After playing Portal I was relieved. I expected that for the rest of the semester I'd be able to 'fully grasp and understand' everything else we encountered in this course (as per novels). To my surprise, I was too excited too soon. Quickly after purchasing Jimmy Corrigan and reading a few pages, I realized it was almost more confusing and mind bending than Portal, for me. In all honesty, I've never read a comic book before and I never anticipated them to be structured in such...chaos and confusion; regardless, I trekked on. What struck me most was not just the fast pace but the intensity of the graphic novel. Even after being a decent way through, the part with the 'superhero' suicide really stuck with me. Only being captured in two pictures, the death really alarmed me. Nevertheless, Jimmy Corrigan seems to be unraveling into some weird mind cluster that teeters on the bridge of reality and fantasy.

Kristen Welsh said...

What really struck me as interesting in Jimmy Corrigan is how the complete faces of almost all of the characters are never seen. The only exceptions to this are Jimmy Corrigan himself and his father. Why do you think Chris Ware chose to do this? I think it partially has to do with the theme of identity. It seems to me, at least, that Jimmy struggles a little bit with who he is. He is not very confident, has trouble talking to women, and very often gets caught up in his fantasies. Sometimes the fantasy would come on so suddenly that I began to question if it was another of his fantasies or if it was his reality. Jimmy himself doesn't know what is going on, so how could he truly know himself? I also thought it was interesting how when Jimmy is looking for his father, there is a page with many different men claiming they are Jimmy's father. All of their faces are shown, but their eyes are blacked out. Why do you think Ware chose to do this? Do you think it is representational of Jimmy's obliviousness to the appearance of his father? Do you think its Jimmy's obliviousness to who his father is as a person at all? And why is it that when Jimmy's father comes into the picture that we can see his face? Do you think Jimmy's father helps Jimmy to find his identity, since knowing who his father is seems to complete his life a little more? Do you think it was a wise decision to not include faces? Would you have made this move had this been your comic book?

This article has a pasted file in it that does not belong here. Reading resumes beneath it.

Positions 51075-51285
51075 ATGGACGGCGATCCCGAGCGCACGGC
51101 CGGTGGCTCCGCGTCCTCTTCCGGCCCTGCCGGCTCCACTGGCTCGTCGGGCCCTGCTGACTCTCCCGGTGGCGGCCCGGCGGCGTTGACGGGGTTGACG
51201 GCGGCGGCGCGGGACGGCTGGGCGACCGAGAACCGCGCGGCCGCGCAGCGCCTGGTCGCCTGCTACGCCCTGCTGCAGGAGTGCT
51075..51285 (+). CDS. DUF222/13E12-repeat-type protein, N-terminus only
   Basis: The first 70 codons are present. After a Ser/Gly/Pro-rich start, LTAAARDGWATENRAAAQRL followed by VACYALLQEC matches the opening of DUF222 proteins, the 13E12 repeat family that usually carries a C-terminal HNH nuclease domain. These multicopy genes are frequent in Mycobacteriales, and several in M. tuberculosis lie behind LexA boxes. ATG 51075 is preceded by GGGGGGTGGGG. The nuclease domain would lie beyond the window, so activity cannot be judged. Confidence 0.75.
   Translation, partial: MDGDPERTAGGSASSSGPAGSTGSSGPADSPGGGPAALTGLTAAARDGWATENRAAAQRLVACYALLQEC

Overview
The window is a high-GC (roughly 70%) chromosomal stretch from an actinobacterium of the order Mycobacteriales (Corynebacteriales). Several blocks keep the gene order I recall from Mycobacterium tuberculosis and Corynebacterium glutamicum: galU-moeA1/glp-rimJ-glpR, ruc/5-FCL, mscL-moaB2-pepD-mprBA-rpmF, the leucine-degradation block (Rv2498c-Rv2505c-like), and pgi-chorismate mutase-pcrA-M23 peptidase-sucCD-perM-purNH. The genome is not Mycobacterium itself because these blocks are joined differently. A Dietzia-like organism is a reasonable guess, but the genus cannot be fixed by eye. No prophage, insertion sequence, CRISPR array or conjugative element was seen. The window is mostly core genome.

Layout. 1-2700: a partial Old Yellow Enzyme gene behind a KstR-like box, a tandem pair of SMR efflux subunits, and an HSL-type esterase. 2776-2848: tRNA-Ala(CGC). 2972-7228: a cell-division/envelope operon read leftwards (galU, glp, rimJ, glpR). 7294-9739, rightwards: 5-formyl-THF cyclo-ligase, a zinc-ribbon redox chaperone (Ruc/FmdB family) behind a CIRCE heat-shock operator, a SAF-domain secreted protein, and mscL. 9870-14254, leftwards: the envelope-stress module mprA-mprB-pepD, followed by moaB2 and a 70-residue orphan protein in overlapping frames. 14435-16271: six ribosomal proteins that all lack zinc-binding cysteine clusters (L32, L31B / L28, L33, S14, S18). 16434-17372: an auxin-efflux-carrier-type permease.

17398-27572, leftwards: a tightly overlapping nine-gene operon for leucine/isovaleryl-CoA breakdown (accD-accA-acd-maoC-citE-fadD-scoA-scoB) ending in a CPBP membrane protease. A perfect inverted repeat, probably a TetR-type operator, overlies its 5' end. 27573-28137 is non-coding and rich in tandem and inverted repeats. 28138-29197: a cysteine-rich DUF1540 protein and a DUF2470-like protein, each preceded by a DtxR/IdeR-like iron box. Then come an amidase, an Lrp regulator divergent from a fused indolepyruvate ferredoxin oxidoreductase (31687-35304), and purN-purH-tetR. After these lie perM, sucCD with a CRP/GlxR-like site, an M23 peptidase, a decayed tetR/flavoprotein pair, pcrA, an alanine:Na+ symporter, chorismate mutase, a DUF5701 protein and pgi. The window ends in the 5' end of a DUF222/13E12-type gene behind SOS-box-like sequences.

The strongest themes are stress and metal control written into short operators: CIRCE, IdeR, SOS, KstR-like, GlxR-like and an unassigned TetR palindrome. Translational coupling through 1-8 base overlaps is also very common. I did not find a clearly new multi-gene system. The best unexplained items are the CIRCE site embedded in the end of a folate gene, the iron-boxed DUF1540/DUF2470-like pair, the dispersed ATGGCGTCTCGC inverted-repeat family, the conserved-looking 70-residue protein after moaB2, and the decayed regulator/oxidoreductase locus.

Dennis Madden said...

It's clear from the get go that Jimmy Corrigan wants your time. Ware describes several types of downtime such as "a snack break at a particularly demeaning or undignified job, or during public conveyance from employment to home when the cramped discourse of one's companions is decidedly not desired, or while tarrying in one of the countless 'waiting rooms' in which we waste the accrued hours of our otherwise relatively short and mean lives. We may read a bit while a form is being processed, or while a name is waiting to be called, or while a loved one is wasting away". These moments in time appear to seem useless to Ware, as his book is the perfect way to remedy them.

Marcuese on the other hand, might say that this 'down time' Ware is describing is our end goal. If efficiency can be lifted to such a level that we have essentially 'all the time in the world' to spend on leisure, society would hail the victory. To truly appreciate Jimmy Corrigan, one must dedicate stupendous amounts of time to it, the kind of time that the majority of Americans simply do not have to spare. In Marcuse's world, productive leisure time could afford us the opportunities to decipher Jimmy Corrigan with impeccable precision. It is in this way that, though their views may at first seem conflicting, Ware and Marcuse both have similar ideas of downtime's advantages and exactly what we should be doing with it.

Kevin Weatherspoon said...

After reading through a good bit of the novel Jimmy Corrigan, I kind of felt uninterested and bored. Since my younger days I never really got into comic books so that may play apart in why I’m not as amused as other people would be. Not only is it cause it’s a comic, but the character himself is boring as well. It’s almost as if Jimmy Corrigan is lonely, emotional, and just sad all in one big nut-shell.

Reasons to believe that he is like that is by him sitting in hospital waiting rooms, diners, and even offices when flipping from panel to panel in the comic strips. I don’t think the author did a spectacular job in catching my attention through the beginning of this novel but I know more than likely it’s going to get much better.